The theoretical basis of the political system continued to be Marxism-Leninism, but with an unmistakable emphasis on the application of this doctrine to achieve desired results. The test of a reform was no longer how closely it reflected hallowed quotations or ideas--although reforms continued to be couched in proper doctrinal arguments--but whether or not it produced demonstrable benefits to the reform program. The banner slogan of the reform agenda was "socialism with Chinese characteristics." This slogan implied that considerable leeway would be allowed in doctrinal matters in order to achieve the overriding goal of rapid modernization. But reform leaders realized that successful implementation of the broad-ranging reform program required a stable, professional bureaucracy to direct the course of events. The course chosen included a more rational division of powers and functions for the party and government, and it provided a body of regulations and procedures to support the separation. Institutions were set up to maintain discipline and to audit bureaucratic records.
The organizational principle that drives the Chinese political system is democratic centralism. Within the system, the democratic feature demands participation and expression of opinion on key policy issues from members at all levels of party organization. It depends on a constant process of consultation and investigation. At the same time, the centralist feature requires that subordinate organizational levels follow the dictates of superior levels. Once the debate has reached the highest level and decisions concerning policy have been made, all party members are obliged to support the Central Committee.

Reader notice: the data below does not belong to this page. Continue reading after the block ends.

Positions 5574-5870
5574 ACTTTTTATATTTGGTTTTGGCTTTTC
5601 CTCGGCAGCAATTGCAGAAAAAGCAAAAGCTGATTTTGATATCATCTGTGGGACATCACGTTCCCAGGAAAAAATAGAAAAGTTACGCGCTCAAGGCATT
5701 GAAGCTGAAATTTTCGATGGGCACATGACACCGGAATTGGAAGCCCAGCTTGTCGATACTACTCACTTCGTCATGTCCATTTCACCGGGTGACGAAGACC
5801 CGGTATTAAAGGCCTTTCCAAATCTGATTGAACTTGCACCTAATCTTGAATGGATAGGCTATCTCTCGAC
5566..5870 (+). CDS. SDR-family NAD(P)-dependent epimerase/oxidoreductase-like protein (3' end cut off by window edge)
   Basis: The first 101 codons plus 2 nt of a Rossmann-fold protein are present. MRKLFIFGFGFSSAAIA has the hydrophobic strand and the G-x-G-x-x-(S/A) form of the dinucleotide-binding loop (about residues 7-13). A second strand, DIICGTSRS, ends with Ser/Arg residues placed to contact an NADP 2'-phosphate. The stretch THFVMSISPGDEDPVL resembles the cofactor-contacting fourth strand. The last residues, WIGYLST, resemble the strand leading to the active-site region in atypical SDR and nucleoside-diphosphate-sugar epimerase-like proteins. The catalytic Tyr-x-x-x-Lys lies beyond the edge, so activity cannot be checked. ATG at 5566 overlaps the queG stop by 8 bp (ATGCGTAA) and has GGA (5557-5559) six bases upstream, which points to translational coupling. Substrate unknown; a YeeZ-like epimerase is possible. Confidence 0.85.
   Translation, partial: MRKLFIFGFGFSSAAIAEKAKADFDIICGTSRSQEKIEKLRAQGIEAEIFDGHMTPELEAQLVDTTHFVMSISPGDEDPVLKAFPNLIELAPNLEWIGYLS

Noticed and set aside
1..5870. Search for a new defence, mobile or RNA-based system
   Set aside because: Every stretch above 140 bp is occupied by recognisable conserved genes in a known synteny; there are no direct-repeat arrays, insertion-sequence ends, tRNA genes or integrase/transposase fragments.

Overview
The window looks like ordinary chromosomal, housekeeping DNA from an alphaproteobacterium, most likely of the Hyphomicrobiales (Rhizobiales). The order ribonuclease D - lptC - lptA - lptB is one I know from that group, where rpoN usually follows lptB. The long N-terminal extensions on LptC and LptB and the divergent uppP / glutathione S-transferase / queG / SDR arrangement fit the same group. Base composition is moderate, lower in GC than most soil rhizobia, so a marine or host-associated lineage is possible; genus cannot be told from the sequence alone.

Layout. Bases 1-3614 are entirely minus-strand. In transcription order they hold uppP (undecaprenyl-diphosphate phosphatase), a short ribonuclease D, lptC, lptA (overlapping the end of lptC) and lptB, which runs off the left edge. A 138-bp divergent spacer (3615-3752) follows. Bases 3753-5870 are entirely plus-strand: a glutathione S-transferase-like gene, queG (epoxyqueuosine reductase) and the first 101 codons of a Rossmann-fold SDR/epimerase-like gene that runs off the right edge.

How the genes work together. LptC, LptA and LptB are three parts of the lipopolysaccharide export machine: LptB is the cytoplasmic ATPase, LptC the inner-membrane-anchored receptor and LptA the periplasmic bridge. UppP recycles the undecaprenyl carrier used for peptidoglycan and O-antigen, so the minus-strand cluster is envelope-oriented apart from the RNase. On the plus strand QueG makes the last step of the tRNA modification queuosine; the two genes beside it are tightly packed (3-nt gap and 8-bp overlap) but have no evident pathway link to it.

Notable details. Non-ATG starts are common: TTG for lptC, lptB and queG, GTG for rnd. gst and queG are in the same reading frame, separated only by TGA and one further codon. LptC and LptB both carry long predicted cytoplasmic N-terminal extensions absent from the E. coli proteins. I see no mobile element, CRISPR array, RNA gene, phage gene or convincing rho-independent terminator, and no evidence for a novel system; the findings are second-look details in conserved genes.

The National Party Congress is in theory the highest body of the CCP. It should be distinguished from the National People's Congress, China's highest legislative body. After its ascent to power in 1949, the party held no congress until 1956. This was the eighth congress since the party's founding in 1921. The Ninth National Party Congress convened in April 1969, the tenth in August 1973, the eleventh in August 1977, and the twelfth in September 1982.
Political power is formally vested in the much smaller CCP Central Committee and the other central organs answerable directly to this committee. The Central Committee is elected by the National Party Congress and is identified by the number of the National Party Congress that elected it. Central Committee meetings are known as plenums (or plenary sessions), and each plenum of a new Central Committee is numbered sequentially. Plenums are to be held at least annually. In addition, there are partial, informal, and enlarged meetings of Central Committee members where often key policies are formulated and then confirmed by a plenum. For example, the "Communique of the Third Plenum of the Eleventh Central Committee" (December 1978), which established the party's commitment to economic modernization, resulted from a month-long working meeting that preceded the Third Plenum.